About an hour into the 2015 Game Awards tonight, our host Geoff Keighley took a moment to acknowledge the passing of late Nintendo president, Satoru Iwata. After sharing a personal anecdote about him, he passed the mic over to head of Nintendo of America, Reggie Fils-Aimé, to talk about him.
Before Reggie’s speech, a short presentation was shown, showcasing iconic photographs taken during Iwata’s reveals of the original DS and Wii, as well as photos of him alongside fellow Nintendo legends Reggie and Shigeru Miyamoto. Some of the photos also showed Iwata in one of his most famous roles: the host of Nintendo Direct. Both next to Mario and Luigi, as well as showing him with his famous wave and bow, the song “Man of the Hour” by Pearl Jam was appropriately played in the background.
Reggie then goes on to talk about Iwata’s accomplishments. Calling him unique in every sense of the word, he goes on to say that Iwata was the “perfect person to lead a video game company.” Praising him for his knowledge of design, development, and business, he says that Iwata not only knew about these areas, but was accomplished in each one. He was someone that could get into the particulars of hardware and game design, and “no one could lose him in the details.”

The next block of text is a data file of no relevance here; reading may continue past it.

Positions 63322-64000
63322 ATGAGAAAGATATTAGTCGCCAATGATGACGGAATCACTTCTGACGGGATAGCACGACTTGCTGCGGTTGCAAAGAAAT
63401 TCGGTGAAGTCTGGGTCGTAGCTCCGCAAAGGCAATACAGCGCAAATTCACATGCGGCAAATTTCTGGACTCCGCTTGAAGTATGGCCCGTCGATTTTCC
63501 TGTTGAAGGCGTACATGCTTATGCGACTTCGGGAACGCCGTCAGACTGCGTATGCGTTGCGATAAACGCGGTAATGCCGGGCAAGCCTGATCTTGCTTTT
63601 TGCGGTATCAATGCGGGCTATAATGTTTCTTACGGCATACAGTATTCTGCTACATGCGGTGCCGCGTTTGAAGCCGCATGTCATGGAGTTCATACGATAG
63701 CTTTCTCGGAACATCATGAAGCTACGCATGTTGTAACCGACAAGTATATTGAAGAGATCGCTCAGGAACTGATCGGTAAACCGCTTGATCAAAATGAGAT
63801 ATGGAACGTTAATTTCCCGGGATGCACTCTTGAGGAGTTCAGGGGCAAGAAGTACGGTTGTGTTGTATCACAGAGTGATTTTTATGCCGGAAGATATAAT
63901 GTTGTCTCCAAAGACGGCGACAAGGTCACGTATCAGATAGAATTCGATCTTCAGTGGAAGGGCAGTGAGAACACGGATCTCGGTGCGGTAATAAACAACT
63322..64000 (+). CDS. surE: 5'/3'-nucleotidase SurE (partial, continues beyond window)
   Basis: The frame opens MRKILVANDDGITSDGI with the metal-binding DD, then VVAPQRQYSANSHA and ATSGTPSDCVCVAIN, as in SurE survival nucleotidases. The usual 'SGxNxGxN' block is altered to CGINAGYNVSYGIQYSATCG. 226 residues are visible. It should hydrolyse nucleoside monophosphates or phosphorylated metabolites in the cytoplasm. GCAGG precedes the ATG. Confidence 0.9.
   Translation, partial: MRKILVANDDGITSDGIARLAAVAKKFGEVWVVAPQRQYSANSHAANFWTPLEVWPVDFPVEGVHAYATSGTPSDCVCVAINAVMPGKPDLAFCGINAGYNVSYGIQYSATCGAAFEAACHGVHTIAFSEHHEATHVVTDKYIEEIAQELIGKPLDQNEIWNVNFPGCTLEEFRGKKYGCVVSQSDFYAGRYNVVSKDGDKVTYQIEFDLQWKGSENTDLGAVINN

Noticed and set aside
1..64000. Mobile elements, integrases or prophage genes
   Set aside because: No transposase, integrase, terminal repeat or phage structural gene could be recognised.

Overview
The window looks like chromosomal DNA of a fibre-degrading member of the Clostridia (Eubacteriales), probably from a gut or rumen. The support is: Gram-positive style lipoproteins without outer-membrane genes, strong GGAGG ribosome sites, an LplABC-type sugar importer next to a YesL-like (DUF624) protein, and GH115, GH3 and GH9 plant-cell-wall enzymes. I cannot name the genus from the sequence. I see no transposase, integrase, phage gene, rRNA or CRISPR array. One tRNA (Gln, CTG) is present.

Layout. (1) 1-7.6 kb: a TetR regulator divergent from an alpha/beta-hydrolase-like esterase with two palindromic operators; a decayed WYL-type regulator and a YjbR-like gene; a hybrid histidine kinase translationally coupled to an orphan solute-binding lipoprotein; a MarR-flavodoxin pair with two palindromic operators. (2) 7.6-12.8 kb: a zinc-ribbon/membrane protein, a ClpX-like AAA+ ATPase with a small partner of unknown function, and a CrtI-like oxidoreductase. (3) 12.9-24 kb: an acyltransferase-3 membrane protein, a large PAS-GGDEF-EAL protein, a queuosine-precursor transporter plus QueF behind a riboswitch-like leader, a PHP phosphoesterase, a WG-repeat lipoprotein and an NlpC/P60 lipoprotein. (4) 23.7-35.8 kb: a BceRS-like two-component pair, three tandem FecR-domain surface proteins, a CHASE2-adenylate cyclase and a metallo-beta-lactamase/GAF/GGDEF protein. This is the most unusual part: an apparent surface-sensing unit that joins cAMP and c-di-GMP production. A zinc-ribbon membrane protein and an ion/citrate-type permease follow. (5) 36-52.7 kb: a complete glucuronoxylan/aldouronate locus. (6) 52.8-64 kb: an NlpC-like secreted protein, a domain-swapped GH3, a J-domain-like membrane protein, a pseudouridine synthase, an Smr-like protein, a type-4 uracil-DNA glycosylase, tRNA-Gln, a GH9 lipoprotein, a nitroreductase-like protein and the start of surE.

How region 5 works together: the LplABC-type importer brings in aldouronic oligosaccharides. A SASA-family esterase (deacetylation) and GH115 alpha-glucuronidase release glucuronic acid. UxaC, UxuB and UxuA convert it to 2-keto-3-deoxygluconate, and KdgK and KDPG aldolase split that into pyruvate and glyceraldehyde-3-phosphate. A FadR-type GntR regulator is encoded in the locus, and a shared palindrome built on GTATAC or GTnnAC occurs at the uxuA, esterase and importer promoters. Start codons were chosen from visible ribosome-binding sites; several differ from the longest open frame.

He also talks about Iwata’s involvement in three of five home consoles ever created that have sold over 100 million consoles, and that Nintendo’s gaming industry is now 30 years old. After mentioning Iwata’s role in bringing Kirby’s Dream Land to life at HAL Laboratories, Reggie talks about his involvement of the introduction of the DS and Wii, two of Nintendo’s most successful systems.
Reggie goes on to praise Iwata’s fearlessness, and takes a point to talk about the criticism Nintendo received when the words “Wii,” “Nintendogs,” “Brain Age,” and “Dual Screen” we’re first uttered. And while Iwata heard the criticisms both internally and externally, Reggie confidently says that Iwata championed in the ideas he believed in, and it’s paid off for all of us in the long run.
As a boss, mentor, and friend to Reggie, Reggie talks about Iwata’s goal to make Nintendo all about putting smiles on people’s faces, and making them feel young again. For Iwata, it wasn’t enough to repeat the words of Nintendo. He lived by them.
And with a final performance of “Younger Than Today” by Ben Harper, I think Reggie was speaking for all of us with his beautiful final words.
“Mr. Iwata, I hope you’re smiling right now.”Leave a Comment